Kellar V. Summit Seating Incorporated - Essay Prowess

Kellar V. Summit Seating Incorporated

Kellar V. Summit Seating Incorporated

  

Paper instructions: This is my 2nd of 4 legal brief’s that are due.

This case is: Kellar v. Summit Seating

http://caselaw.findlaw.com/us-7th-circuit/1588831.html

Please see the attached documents and also the links.

Two minor changes from paper 1: I have have two minor changes that you should make as you submit your three remaining briefs. First of all, the case citation should appear at the very top of the brief. It is not a reference like on a paper. Second, where you indicate the parties, you should just note the name and P or D. For example in this case, all you would have to say under parties, is Chattman, P and Toho Tenax America, D.

Kellar V. Summit Seating Incorporated

Student`s Name

Institutional Affiliation

Date

KELLAR v. SUMMIT SEATING INCORPORATED. Court of Appeal.

11-1221 (7th Cir. 12-14-2011)

Parties

Kellar, P a sewing manager and Summit Seating Incorporated, D

Facts and backgrounds

Keller, P a sewing manager argues she is eligible for overtime under the Fair Labor Standards Act. Employers are required by the FLSA to pay overtime to employees that work more than forty hours in a work week (Kellar v. Summit Seating Incorporated 2011). The employee is required to give proof that she worked overtime and she was not properly compensated. The employer is obliged to provide proof that an exemption from the FLSA applies.

In 2001, Keller, P started to work for Summit which is a small organization involved in the manufacturing of seating for buses, trucks and vans (Kellar v. Summit Seating Incorporated 2011). She started working as a cutter’s helper. In 2004, she was promoted to Sewing manager. She was tasked with providing sewers with the products needed for sewing. Additionally, she was tasked with tracking supplies and making sure that the employees completed work as scheduled. She handled between seven and eight workers and she was paid per hour. She argued that she arrives at work between 15 and 45 minutes before the beginning of her 5.00 a.m. shift.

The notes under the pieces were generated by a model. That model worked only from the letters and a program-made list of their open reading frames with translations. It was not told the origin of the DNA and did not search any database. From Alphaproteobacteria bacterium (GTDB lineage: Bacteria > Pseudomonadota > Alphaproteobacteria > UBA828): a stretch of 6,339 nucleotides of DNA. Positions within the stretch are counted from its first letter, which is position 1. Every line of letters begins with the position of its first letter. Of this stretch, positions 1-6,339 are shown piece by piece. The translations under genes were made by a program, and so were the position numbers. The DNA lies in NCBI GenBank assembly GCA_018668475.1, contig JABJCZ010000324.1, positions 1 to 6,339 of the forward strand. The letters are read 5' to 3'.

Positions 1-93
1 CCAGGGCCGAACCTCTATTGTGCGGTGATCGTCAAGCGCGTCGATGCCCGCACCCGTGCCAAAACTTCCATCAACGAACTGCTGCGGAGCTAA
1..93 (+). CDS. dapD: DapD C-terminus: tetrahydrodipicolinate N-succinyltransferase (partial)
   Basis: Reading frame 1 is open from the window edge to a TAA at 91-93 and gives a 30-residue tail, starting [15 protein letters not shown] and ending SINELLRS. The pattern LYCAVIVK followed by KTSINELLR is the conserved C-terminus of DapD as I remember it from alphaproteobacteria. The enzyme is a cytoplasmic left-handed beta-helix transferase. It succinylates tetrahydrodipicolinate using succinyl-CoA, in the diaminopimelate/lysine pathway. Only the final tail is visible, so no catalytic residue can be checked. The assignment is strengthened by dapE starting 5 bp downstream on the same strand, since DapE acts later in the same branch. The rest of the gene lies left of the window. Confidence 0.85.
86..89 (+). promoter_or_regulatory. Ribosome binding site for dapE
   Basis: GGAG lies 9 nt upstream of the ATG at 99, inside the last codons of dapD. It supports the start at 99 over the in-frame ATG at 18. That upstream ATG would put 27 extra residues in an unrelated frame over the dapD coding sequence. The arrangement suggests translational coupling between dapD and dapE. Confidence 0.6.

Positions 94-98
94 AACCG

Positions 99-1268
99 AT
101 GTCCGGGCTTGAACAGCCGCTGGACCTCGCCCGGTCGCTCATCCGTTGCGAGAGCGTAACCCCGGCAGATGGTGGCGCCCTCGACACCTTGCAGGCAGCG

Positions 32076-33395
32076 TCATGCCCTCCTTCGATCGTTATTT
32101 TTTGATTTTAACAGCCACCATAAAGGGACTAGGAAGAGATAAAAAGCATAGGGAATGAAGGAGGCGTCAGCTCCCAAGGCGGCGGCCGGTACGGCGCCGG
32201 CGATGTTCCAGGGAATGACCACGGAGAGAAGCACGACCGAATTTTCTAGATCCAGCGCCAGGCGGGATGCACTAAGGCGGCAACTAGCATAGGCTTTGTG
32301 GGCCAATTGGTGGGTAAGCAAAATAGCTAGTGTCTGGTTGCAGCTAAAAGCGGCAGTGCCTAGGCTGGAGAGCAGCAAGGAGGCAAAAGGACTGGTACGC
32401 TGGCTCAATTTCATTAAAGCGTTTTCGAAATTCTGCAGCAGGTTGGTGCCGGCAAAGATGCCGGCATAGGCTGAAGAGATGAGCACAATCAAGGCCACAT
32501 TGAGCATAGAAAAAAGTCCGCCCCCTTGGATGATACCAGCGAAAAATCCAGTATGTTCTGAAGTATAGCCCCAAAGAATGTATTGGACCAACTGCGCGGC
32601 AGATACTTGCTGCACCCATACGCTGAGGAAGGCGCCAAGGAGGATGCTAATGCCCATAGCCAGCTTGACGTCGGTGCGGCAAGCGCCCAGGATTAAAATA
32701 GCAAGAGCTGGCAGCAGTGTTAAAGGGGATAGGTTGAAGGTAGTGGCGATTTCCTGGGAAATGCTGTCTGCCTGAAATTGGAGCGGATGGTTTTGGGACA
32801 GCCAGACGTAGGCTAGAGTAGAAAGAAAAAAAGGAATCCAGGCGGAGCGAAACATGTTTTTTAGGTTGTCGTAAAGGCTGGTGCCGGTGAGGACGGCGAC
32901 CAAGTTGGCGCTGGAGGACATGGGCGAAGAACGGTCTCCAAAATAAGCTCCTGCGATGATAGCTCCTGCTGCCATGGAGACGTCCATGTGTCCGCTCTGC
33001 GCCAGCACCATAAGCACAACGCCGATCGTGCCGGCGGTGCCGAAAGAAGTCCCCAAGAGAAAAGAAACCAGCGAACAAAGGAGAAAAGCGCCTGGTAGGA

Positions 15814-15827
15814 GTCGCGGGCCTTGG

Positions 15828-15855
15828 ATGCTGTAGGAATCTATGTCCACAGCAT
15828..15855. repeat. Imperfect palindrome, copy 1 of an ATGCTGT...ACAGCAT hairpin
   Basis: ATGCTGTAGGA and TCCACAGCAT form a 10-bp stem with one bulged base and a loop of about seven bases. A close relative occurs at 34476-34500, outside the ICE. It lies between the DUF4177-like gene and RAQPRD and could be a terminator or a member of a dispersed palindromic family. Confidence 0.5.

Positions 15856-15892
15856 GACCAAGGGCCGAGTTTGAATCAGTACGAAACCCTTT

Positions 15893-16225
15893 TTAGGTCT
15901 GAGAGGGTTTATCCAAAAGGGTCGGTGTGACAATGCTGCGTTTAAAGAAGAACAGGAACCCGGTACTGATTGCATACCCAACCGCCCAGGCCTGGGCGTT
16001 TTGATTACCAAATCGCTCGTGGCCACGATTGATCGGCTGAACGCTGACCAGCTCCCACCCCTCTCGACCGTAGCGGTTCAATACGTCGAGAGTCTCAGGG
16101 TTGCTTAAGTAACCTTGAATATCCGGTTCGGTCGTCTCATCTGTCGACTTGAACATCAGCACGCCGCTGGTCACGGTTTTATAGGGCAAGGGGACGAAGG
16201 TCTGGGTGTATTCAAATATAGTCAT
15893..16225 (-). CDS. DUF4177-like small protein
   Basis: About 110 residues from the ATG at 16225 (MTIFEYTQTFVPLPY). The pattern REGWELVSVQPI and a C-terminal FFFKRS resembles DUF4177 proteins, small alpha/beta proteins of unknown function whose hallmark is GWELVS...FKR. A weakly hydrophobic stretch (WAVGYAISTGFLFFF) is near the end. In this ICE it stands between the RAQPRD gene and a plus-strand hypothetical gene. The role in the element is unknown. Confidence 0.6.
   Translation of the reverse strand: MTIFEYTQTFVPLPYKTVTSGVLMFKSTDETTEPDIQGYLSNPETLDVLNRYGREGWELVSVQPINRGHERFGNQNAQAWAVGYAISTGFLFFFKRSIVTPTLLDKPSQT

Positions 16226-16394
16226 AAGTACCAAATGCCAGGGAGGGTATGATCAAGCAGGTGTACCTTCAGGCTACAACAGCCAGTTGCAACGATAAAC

Issues

Did the trial court err by granting judgment in favor of Summit; when Kellar, P claimed that she worked overtime.

Decisions

Kellar, P’s Pre-Shift cannot be considered as Preliminary Work

It was not De Minimis.

Rules applied by the court.

The Portal-to-Portal Act states that “preliminary” activities to principal activities cannot be compensated.

Employers are required by the FLSA to pay overtime to employees that work more than forty hours in a work week.

The employee is required to give proof that she worked overtime and she was not properly compensated.

The employer is obliged to provide proof that an exemption from the FLSA applies.

Reasoning

Kellar, P could not be compensated as her Pre-shift was not preliminary work (Kellar v. Summit Seating Incorporated 2011). According to the witness, she spent most of her pre-shift socializing. Kellar, P deposition testimony created a genuine dispute.

Consequences

Kellar, P is not eligible for overtime benefits.

References

Kellar v. Summit Seating Incorporated. Court of Appeal. 11-1221 (7th Cir. 12-14-2011)

  
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